Linux for a Small Business
Although Linux has many available options for both contact managers and e-mail, I prefer to combine them. Doing so makes things more convenient—everything is right there, so I don't have to open two different applications. Ximian Evolution fills this need quite nicely. It is at once an e-mail client and a contact manager/task scheduler, and it provides the writer/consultant with a one-stop information resource. Upon starting the program for the first time, you will be taken to the summary screen (Figure 5).
Along with weather information and a listing of recent articles about Linux, Evolution shows how many messages are in your inbox and outbox. It also shows any pending tasks or appointments for the day. Down the left-hand side of the Summary Window are the different areas within Evolution that allow you to set up appointments, schedule tasks and send and receive e-mail. Clicking the Inbox icon will take you to Evolution's e-mail client (Figure 6).
Evolution has a look and feel similar to Microsoft's Outlook program. All of the usual e-mail buttons and services are listed across the top of the page. One nice feature with the release of Evolution 1.2.1 is the New button. With a click, you can create a new mail message or contact without having to navigate to that specific area of Evolution.
With Evolution's contact client, contacts are easily created and managed (Figure 7). I can enter the usual name, address, phone number and so on, but I also can click on the details panel and violà! I have another screen to record additional information. And, the more information I have on clients, the better my ability to communicate with them. In case you're wondering, the collaboration panel allows you to record the URLs for those clients who publish their calendar information on the Internet. It's another example of how Evolution's developers have put a lot of thought into the components of this program.
Once I build a list of contacts, I can search the list based on any number of different search criteria: alphabetical order, e-mail address or category (Figure 8). You even can create your own search criteria using the Advanced selection. You then can file contacts under any category you choose and search for them accordingly. For me, this makes prospecting a snap.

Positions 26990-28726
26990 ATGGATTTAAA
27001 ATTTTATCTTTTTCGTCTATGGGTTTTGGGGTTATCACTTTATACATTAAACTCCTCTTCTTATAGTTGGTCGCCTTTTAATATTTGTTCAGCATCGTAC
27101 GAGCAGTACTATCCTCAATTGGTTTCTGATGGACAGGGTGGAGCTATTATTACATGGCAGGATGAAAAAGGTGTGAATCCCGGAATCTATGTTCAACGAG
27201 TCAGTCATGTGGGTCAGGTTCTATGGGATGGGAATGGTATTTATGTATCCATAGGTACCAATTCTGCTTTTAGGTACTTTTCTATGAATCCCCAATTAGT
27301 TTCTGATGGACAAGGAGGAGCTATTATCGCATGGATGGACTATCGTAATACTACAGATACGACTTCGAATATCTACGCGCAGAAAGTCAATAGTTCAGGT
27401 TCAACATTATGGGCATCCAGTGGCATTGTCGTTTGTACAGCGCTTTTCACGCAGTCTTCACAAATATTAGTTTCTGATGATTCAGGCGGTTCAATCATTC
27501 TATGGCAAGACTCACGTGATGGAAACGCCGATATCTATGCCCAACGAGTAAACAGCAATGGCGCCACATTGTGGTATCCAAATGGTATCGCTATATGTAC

The Calendar client (Figure 9) is pretty straightforward, and you can set up the calendar window to suit your tastes. The window areas can be changed simply by dragging the borders to the desired size. Once you've navigated to the desired day, double-click on the appointment time and a separate window opens up (Figure 10). You then can fill in the details of your appointment and store it for later viewing. You also can set up your calendar to remind you several minutes, hours or days in advance of an appointment.
The Task Scheduler works in a similar fashion. Navigate to the New button and choose task. A window opens up that allows you to type in the details of your task. The tasks are stored in the “task” area of Evolution and can be displayed in order of time and date, allowing you to see whether you are on track in a project or group of tasks. Also, once a task is completed, you can check it off and know exactly what you have finished as well as what else you have left to do.
Several more features are available that you can explore for yourself. Like Linux, Evolution allows you to accomplish the same task in several different ways.
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